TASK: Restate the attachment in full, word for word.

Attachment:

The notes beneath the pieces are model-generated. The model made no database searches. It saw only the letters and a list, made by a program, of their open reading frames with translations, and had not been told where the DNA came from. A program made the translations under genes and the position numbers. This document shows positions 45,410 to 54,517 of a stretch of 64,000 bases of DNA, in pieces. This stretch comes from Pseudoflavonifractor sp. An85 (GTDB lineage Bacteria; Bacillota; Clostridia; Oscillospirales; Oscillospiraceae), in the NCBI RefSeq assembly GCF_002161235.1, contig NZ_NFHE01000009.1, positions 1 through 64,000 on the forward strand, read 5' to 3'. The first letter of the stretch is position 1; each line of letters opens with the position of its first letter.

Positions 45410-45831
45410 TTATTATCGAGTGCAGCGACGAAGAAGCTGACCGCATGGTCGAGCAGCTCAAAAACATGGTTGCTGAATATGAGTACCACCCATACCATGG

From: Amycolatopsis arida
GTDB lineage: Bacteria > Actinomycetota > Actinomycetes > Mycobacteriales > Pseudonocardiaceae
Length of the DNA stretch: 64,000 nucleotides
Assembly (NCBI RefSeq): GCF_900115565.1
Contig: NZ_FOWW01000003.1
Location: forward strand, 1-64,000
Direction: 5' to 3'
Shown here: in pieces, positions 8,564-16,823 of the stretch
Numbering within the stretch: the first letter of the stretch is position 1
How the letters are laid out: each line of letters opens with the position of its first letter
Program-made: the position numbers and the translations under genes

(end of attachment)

The notes beneath the pieces are model-generated. The model made no database searches. It saw only the letters and a list, made by a program, of their open reading frames with translations, and had not been told where the DNA came from. A program made the translations under genes and the position numbers. This document shows positions 45,410 to 54,517 of a stretch of 64,000 bases of DNA, in pieces. This stretch comes from Pseudoflavonifractor sp. An85 (GTDB lineage Bacteria; Bacillota; Clostridia; Oscillospirales; Oscillospiraceae), in the NCBI RefSeq assembly GCF_002161235.1, contig NZ_NFHE01000009.1, positions 1 through 64,000 on the forward strand, read 5' to 3'. The first letter of the stretch is position 1; each line of letters opens with the position of its first letter.

Positions 45410-45831
45410 TTATTATCGAGTGCAGCGACGAAGAAGCTGACCGCATGGTCGAGCAGCTCAAAAACATGGTTGCTGAATATGAGTACCACCCATACCATGG

From: Amycolatopsis arida
GTDB lineage: Bacteria > Actinomycetota > Actinomycetes > Mycobacteriales > Pseudonocardiaceae
Length of the DNA stretch: 64,000 nucleotides
Assembly (NCBI RefSeq): GCF_900115565.1
Contig: NZ_FOWW01000003.1
Location: forward strand, 1-64,000
Direction: 5' to 3'
Shown here: in pieces, positions 8,564-16,823 of the stretch
Numbering within the stretch: the first letter of the stretch is position 1
How the letters are laid out: each line of letters opens with the position of its first letter
Program-made: the position numbers and the translations under genes